How talking about freelancing saved my mental health
Jenny Stallard hit a crisis point when she became freelance for the third time in her life. By encouraging other freelancers to speak about their feelings, Jenny found the support she needed.
Freelance life has always been a part of my working life – even when I’ve been in staff roles, I’ve often done some freelance work on the side, and I’ve actually gone freelance three times in my career.
The first two times, I chose to make the leap, but the third – which began in April 2017 – was after redundancy. And for the first time, I found myself struggling. Instead of a power and purpose thanks to my deciding to work for myself, I had chosen freelancing as a default following the redundancy. It seemed like a natural step, as I’d been freelance before the staff job and kept in touch with my contacts. However, two years later, in April 2019, I found myself floundering. Really floundering.
Instead of flourishing as a freelancer as I had always done before, I was stuck. Work was scarce, I was also working from home more than I ever had before. I was used to doing in-house work most of the time but now, sat at my desk in my flat, I found myself crying in the middle of the afternoon. I was lost, and unhappy. Lonely, confused and self-depreciating as I scrolled through social media comparing myself to everyone else, and their seemingly successful freelance lives.
Talking to some trusted freelance friends as well as my sister and mum, I knew I’d reached a crisis point. I wanted to be freelance but I felt unhappy being freelance. The thing was, I also knew I wasn’t alone in feeling this way.
As is often the way with me, as a writer, I thought about putting pen to paper. Well, fingers to keyboard.
And I wrote some blog posts about my feelings. I tried to make sense of what I was going through by writing it down. What started as a way for me to try and find some clarity began to grow, and I made the scary and nervous step to turn my words into a website. I had a name – Freelance Feels. While other sites (very helpfully) offered advice on the how of freelancing, from pitching to chasing invoices, Freelance Feels looked at the feels of it all. And I chose a symbol; a cactus.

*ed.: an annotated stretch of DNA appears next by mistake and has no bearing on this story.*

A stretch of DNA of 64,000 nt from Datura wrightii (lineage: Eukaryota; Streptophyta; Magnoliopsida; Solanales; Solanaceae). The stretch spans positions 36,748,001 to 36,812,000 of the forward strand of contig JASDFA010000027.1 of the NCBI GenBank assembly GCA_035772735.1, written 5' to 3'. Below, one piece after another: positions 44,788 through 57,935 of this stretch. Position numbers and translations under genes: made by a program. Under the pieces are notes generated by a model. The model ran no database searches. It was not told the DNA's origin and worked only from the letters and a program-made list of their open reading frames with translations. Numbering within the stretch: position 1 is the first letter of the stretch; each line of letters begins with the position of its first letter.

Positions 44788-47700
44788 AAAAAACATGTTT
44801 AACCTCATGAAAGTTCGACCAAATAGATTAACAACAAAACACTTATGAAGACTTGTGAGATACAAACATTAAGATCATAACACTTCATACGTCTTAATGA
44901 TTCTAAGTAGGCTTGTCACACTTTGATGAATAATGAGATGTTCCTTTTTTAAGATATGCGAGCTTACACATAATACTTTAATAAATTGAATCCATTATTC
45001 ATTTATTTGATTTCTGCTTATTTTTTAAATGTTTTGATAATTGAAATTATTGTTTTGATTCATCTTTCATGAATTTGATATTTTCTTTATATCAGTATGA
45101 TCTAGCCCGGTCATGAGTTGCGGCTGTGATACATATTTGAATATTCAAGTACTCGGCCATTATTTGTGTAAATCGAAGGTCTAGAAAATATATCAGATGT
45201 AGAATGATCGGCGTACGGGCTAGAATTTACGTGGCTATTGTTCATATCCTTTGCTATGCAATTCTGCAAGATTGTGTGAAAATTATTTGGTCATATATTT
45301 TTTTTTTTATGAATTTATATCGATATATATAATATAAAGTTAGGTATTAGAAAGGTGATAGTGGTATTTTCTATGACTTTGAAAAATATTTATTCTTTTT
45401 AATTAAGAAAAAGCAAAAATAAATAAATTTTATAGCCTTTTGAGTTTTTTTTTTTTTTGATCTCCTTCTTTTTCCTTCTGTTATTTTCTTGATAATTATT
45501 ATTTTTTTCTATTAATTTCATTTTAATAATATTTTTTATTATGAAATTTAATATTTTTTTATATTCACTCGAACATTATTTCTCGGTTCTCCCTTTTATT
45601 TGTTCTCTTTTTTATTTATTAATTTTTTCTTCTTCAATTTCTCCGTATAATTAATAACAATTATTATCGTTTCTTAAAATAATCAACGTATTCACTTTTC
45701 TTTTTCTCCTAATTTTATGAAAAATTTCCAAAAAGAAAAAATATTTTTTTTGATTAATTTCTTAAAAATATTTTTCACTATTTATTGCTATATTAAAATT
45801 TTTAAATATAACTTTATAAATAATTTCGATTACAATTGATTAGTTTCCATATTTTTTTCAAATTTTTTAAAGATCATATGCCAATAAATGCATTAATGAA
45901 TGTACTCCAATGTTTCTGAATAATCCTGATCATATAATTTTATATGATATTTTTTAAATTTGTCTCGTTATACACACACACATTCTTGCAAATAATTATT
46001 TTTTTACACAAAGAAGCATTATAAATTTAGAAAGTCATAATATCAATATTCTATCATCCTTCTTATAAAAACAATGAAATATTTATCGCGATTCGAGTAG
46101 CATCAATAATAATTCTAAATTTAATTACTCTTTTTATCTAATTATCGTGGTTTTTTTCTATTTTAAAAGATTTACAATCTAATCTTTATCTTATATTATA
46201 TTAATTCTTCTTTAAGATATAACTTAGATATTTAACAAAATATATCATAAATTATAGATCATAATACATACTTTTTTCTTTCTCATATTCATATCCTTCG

I had seen some cacti at the Chelsea Flower Show and they made me think of freelancers – surviving tough conditions but still needing love and water. Spikey, sometimes, but needing to be in order to survive.
As I built Freelance Feels, two amazing things happened. I began to find a lot of followers who felt the same way – a community of like-minded cacti. And perhaps most importantly, I began to feel better. The cloud of depression began to lift.
Founding Freelance Feels had become therapy, of sorts, for me.
Freelance Feels has given me a reason to push on as a freelancer. The responsibility of posting on Instagram, and now running a podcast and newsletter, mean that I have more to focus on, more to be happy about.
I know there will likely always be some darker moments, but charting them through the platform gives it all some balance.